Understanding the Physiological Significance of Four Inertial Gait Features in Multiple Sclerosis.
Gait impairment in multiple sclerosis (MS) can result from muscle weakness, physical fatigue, lack of coordination, and other symptoms. Walking speed, as measured by a number of clinician-administered walking tests, is the primary measure of gait impairment used by clinical researchers, but inertial gait features from body-worn sensors have been proven to add clinical value. This paper seeks to understand and differentiate the physiological significance of four such features with proven value in MS to facilitate adoption by clinical researchers and incorporation in gait monitoring and analysis systems. In addition, this information can be used to select features that might be appropriate in other forms of disability. Two of the four features are computed using the dynamic time warping (DTW) algorithm: The "DTW Score" is based on the usual DTW distance, and the "Warp Score" is based on the warping length. The third feature, based on kernel density estimation (KDE), is the "KDE Peak" value. Finally, the "Causality Index" is based on the phase slope index between inertial signals from different body parts. Relationships between these measures and the aforementioned gait-related symptoms are determined by applying factor analysis to three common, clinical walking outcomes, then correlating the inertial measures as well as walking speed to each extracted factor. Statistically significant differences in correlation coefficients to the three extracted clinical factors support their distinct physiological meaning and suggest they may have complimentary roles in the analysis of MS-related walking disability.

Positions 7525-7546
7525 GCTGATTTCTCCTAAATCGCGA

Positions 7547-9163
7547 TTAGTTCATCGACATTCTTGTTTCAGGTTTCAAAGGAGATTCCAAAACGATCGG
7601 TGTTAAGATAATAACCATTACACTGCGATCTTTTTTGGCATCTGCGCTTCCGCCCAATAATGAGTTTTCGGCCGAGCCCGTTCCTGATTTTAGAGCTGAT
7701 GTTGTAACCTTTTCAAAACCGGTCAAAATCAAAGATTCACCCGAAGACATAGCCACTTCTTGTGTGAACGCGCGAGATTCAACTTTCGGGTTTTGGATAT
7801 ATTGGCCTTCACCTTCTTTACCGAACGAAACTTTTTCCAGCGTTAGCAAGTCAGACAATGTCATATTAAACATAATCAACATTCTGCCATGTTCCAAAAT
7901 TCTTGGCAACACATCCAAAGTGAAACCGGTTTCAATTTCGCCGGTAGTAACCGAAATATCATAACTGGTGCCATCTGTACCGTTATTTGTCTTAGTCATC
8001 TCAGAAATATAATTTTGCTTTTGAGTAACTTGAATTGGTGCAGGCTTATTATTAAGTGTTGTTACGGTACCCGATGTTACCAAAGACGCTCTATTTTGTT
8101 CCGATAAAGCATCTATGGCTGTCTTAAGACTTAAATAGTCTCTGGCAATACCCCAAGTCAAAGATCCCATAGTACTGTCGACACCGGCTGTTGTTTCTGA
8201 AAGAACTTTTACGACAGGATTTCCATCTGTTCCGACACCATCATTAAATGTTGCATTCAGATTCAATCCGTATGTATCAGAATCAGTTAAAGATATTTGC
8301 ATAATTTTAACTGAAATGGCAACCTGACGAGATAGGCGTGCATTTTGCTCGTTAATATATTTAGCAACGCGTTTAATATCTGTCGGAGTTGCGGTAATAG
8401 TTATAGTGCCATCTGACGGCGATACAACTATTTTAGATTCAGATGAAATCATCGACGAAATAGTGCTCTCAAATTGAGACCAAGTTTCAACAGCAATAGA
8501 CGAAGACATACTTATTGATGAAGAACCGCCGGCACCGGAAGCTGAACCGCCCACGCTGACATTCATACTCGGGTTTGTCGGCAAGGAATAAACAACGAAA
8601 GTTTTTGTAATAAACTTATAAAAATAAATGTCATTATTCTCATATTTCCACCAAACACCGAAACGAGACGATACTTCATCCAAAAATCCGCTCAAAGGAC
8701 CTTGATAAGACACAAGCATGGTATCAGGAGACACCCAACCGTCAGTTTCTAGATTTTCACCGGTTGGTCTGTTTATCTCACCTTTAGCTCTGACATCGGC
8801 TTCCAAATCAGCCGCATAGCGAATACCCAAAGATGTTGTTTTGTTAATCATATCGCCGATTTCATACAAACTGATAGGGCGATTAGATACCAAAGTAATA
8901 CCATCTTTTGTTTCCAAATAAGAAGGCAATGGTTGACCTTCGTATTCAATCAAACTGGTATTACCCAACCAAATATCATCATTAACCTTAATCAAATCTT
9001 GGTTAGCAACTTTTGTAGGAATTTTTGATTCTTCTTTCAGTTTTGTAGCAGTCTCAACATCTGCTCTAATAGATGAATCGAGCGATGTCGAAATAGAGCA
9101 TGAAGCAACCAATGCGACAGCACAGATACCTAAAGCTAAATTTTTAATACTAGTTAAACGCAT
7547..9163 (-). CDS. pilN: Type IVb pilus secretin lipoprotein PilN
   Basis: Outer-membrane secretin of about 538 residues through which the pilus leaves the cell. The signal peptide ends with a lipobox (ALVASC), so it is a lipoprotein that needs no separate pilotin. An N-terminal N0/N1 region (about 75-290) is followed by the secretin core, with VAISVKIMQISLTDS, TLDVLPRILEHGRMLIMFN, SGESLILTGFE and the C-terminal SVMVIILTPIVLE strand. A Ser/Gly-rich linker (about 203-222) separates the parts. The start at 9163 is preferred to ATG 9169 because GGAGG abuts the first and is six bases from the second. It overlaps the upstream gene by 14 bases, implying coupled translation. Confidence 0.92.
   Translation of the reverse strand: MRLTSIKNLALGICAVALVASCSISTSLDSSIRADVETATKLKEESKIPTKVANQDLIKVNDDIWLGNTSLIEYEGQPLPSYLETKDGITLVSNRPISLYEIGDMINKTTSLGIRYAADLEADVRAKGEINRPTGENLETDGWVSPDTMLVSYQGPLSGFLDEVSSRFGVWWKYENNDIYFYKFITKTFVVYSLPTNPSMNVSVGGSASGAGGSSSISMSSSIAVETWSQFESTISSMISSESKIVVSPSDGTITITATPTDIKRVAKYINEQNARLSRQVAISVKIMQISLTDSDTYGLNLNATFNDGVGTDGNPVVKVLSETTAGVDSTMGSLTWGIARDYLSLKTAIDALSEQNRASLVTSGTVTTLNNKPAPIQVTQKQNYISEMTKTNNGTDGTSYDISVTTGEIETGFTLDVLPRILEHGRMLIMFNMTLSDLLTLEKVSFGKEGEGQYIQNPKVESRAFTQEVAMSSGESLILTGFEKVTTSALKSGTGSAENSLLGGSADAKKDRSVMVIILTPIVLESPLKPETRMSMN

Dandu, SR; Engelhard, MM; Qureshi, A; Gong, J; Lach, JC; Brandt-Pearce, M; Goldman, MD
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